The Consumer Credit Rules: What they mean for you


The Consumer Credit Rules: What they mean for you

The Financial Conduct Authority has recently taken over responsibility for the regulation of consumer credit in place of the Office of Fair Trading. The Consumer Credit rules and the Consumer Credit Act 1974 provide protection to UK borrowers. So, if you own a credit card, have a loan or any form of borrowing – or if you’re thinking of taking out credit – it’s important you understand the protection it offers you.

Our guide helps make things a little clearer:

What is it?

The Consumer Credit Act was the first Act of Parliament to really put consumers of credit at its centre. Up until that point, the rules surrounding consumer credit were a little hit and miss, and rather than there being an all-encompassing set of guidelines, there were different rules for different borrowing.

Just a few of the things covered  included the method used for calculating APR, how credit is advertised, the form credit agreements take and the information consumers have to be provided with, and Section 75 – more of that below.

Section 75 – it’s got your back

Perhaps the most well-known protection offered by the Consumer Credit Act comes in the form of Section 75. But what is this?

Section 75 is a set of laws that protects you for free on any purchases you make using a credit card that are worth between £100 and £30,000. As most credit cards don’t have an upper limit that is even close to £30k, this means that most expensive purchases you make with them are covered.

What this means

If you ordered something online and it was never delivered, you could reasonably ask the retailer to have a new item delivered or get a refund. Similarly, if you bought an item from a shop only to realise it was faulty when you got home, you have the right to have it exchanged or get your money back.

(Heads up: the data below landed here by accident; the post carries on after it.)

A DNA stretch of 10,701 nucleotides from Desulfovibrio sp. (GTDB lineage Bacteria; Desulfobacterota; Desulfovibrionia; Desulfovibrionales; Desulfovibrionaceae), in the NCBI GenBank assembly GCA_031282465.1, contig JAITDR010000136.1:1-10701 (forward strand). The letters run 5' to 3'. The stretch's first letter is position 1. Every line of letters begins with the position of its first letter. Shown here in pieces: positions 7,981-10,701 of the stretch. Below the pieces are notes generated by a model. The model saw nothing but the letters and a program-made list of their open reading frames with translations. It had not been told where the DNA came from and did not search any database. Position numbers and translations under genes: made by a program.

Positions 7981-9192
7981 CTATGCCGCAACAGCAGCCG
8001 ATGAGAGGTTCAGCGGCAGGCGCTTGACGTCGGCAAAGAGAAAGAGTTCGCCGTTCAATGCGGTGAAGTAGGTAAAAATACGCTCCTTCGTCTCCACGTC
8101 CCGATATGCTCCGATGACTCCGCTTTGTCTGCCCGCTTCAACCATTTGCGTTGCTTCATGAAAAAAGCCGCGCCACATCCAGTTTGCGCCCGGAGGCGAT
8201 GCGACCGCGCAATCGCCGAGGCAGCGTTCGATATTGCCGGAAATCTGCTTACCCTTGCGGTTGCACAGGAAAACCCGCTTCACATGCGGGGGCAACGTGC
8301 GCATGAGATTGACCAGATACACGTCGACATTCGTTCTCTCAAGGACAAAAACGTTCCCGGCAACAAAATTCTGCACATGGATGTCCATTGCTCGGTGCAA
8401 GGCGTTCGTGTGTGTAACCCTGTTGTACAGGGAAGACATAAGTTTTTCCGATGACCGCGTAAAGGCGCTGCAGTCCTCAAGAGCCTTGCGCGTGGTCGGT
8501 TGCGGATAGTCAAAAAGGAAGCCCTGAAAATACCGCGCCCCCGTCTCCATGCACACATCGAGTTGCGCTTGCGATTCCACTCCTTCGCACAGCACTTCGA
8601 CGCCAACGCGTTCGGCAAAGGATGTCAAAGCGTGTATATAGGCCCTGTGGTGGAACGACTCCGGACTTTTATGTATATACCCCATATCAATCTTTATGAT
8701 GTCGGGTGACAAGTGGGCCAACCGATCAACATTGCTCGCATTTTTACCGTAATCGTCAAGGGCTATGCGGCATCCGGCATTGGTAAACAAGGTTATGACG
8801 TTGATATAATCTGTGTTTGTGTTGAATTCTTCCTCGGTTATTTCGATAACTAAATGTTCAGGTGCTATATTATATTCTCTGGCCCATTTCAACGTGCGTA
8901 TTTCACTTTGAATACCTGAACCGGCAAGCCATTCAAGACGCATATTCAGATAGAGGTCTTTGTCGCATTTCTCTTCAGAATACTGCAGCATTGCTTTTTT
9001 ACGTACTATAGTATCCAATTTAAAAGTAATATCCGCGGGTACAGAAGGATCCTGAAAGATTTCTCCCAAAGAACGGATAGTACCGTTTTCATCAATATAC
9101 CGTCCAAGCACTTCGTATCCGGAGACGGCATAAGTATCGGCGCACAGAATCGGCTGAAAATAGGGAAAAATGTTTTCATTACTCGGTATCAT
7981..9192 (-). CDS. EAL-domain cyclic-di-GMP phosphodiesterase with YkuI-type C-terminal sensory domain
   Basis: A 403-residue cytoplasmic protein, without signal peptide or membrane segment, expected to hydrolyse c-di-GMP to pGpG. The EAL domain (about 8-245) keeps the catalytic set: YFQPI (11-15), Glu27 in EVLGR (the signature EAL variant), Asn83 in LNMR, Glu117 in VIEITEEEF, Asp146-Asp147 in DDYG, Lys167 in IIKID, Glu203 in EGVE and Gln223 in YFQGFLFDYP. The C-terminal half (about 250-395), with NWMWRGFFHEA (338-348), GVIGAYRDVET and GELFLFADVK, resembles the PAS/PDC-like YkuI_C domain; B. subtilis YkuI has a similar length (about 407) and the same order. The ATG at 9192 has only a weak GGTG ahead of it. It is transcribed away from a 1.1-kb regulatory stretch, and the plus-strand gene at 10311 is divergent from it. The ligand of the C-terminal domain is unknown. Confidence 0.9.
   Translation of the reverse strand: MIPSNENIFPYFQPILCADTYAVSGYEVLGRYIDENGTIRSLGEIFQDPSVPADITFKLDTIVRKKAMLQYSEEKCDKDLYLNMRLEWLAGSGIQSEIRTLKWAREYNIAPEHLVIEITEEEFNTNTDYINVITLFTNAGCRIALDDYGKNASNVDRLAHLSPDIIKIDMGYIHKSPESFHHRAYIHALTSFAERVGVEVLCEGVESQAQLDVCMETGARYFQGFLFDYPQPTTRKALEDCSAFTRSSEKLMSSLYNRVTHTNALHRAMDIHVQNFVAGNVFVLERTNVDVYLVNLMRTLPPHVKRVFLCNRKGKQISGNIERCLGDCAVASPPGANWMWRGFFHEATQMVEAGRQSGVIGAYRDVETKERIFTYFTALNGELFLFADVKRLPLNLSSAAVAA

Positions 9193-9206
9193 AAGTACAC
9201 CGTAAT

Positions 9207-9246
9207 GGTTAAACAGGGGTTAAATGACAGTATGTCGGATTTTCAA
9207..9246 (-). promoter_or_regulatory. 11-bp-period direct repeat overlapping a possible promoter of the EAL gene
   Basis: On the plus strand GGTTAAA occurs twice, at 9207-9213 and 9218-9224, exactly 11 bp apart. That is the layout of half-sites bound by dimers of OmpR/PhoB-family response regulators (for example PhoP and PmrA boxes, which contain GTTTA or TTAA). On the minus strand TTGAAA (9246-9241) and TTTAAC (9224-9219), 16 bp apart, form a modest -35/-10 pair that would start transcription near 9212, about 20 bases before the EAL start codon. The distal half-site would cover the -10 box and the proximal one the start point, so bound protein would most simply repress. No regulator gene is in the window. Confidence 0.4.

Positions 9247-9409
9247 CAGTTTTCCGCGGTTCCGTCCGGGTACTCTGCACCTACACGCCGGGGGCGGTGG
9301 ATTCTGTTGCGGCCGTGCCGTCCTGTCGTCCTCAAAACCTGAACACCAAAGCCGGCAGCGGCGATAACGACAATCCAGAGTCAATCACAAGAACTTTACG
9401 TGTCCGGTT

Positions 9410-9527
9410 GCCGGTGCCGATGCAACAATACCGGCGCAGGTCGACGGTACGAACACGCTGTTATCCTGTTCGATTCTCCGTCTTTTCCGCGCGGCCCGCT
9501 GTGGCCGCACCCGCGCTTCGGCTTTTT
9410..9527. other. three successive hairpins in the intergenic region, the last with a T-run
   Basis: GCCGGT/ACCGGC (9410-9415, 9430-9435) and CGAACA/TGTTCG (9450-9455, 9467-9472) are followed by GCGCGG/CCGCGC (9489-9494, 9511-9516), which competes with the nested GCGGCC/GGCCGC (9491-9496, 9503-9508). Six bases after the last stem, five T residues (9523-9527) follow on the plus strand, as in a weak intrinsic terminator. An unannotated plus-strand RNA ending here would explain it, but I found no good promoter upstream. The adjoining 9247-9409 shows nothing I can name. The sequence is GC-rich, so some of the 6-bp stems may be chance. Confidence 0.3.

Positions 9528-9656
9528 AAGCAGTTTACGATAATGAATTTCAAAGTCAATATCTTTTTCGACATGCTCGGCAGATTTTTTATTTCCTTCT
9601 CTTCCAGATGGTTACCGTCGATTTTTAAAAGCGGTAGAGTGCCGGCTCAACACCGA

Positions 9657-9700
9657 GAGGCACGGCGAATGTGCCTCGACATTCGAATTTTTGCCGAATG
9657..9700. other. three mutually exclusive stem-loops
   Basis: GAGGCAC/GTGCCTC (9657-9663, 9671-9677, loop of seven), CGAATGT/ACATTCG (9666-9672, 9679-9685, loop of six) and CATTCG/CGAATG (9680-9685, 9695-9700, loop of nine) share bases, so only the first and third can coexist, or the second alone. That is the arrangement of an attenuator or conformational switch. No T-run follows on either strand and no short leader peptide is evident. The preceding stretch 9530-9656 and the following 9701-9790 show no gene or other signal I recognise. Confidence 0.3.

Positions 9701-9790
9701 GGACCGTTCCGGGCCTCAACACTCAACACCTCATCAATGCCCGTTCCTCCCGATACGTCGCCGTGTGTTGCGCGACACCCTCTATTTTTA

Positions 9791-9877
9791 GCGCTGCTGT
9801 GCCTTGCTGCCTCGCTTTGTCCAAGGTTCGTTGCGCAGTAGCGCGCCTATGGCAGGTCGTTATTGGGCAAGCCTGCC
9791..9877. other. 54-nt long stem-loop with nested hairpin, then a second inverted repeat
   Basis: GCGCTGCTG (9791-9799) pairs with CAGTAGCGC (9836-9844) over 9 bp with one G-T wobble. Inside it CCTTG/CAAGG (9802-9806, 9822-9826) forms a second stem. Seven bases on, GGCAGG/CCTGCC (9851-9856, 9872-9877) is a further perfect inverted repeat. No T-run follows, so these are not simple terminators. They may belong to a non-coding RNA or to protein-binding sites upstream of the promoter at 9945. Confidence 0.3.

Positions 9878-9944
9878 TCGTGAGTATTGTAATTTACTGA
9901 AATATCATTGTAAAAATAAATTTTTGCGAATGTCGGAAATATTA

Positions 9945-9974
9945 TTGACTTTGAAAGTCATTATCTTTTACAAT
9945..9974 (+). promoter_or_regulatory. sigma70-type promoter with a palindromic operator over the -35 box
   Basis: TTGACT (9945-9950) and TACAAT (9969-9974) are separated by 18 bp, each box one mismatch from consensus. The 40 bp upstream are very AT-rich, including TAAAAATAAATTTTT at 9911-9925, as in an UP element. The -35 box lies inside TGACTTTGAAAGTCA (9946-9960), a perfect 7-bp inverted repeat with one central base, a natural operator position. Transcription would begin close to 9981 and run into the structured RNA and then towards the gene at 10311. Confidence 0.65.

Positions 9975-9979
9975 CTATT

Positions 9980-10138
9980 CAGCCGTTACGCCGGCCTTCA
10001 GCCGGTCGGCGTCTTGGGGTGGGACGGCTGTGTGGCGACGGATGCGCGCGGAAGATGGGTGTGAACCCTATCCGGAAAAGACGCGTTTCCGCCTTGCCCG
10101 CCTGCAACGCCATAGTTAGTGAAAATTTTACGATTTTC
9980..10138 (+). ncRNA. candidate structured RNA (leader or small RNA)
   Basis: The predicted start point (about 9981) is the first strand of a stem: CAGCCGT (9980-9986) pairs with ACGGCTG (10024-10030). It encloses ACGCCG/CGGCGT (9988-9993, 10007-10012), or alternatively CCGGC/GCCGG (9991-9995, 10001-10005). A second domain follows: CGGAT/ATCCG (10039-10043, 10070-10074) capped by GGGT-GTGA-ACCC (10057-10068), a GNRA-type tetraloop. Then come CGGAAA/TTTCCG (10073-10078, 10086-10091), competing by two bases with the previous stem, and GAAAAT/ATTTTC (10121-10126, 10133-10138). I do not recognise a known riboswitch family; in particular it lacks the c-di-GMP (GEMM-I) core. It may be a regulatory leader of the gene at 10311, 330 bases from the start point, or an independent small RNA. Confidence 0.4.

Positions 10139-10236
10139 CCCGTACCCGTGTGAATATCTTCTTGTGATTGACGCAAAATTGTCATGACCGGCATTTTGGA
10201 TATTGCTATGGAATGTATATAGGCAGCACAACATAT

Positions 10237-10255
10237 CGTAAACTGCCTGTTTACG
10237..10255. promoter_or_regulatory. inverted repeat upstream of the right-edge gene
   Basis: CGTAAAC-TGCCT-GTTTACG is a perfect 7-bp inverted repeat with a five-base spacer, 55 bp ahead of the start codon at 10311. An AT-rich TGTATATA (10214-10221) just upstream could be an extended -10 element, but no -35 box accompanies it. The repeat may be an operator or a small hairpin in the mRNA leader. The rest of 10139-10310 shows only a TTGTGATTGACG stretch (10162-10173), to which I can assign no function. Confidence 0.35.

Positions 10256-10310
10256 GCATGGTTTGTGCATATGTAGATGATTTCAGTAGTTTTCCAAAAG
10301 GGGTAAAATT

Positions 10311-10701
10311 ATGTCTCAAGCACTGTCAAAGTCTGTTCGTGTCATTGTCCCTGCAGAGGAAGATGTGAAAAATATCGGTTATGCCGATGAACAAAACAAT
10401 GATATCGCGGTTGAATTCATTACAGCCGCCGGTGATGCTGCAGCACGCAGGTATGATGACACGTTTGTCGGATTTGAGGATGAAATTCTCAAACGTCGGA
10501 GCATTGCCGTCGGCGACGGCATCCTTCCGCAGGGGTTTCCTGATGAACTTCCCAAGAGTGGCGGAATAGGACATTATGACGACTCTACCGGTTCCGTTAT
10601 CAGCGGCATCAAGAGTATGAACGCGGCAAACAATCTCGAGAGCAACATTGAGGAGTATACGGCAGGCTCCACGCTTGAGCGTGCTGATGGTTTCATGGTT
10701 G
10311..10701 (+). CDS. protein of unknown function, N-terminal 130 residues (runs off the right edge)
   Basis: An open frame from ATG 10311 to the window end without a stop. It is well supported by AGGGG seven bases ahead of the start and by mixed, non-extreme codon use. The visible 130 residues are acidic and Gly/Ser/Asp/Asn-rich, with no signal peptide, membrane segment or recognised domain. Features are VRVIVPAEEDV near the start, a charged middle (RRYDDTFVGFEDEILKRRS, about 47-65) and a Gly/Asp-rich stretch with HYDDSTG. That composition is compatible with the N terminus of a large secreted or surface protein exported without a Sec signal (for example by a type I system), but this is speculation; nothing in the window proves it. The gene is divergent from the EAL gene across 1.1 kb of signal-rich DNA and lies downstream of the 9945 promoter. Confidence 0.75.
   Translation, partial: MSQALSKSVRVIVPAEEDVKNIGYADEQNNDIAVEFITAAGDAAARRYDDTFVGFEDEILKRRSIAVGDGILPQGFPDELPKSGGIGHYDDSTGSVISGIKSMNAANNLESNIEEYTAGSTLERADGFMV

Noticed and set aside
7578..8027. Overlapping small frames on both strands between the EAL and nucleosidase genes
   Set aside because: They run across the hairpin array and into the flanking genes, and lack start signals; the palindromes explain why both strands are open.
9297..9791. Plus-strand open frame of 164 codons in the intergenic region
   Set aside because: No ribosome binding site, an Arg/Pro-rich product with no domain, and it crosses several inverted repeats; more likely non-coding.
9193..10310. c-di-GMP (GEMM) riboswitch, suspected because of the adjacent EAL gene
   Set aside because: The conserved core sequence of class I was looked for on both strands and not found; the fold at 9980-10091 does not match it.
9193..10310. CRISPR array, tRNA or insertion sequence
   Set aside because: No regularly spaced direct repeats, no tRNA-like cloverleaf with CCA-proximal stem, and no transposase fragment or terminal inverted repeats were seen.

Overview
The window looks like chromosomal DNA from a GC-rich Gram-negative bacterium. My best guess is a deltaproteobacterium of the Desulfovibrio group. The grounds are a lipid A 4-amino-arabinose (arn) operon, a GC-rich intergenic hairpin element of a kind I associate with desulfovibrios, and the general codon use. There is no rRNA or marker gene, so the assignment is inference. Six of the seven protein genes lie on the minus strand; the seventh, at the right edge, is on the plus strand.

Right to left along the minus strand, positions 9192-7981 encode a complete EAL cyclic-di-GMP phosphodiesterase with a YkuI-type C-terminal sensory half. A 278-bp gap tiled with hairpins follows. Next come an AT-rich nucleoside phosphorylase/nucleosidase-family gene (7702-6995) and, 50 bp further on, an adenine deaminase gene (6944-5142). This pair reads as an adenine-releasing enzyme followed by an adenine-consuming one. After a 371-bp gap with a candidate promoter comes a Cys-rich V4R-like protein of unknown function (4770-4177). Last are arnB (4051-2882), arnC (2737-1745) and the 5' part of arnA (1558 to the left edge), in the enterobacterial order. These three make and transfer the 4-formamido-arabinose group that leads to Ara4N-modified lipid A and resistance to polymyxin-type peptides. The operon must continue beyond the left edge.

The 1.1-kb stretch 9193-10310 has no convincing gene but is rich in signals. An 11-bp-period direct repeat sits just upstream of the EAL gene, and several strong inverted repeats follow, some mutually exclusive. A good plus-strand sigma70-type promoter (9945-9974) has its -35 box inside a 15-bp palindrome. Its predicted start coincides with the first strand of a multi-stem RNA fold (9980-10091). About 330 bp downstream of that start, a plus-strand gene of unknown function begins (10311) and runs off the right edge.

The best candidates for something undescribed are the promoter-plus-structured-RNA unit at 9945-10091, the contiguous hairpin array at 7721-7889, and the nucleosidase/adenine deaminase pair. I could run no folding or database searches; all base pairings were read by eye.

Section 75 applies the same rules to purchases you make with your credit card. It means your credit card provider has to take on a share of the responsibility if there’s something wrong with your purchase.

Why is it there?

The reason for Section 75 is to make sure that consumers are never placed in debt for something that was faulty, not what they ordered, that never arrived or that differed from what they paid for in some way. It’s one thing not getting what you wanted, but having to repay a debt for it is a position no one wants to find themselves in.

So, how does it work? Well, providing the cost of the item was £100 or more, you should be protected and offered a refund. Whether it’s flights overseas, concert tickets or a new computer – you’re covered when you pay on credit card (remember to check the exact details of your own).

An important tip to remember is that the item you’re claiming for must be worth £100 on its own. So, if you go on an online shopping spree and buy three items each costing £40 so that the total bill is £120 and they don’t arrive, you will not be covered by your credit card provider. This is because no one item cost over £100.

Section 75 really does offer great protection for consumers. If you need to make an important and expensive purchase – even if you have the funds available to pay for it in cash or on your debit card – it may make sense to pay for it with your credit card. That way, you have the benefit of the added cover Section 75 provides, even if you repay the balance on your credit card in full straight away.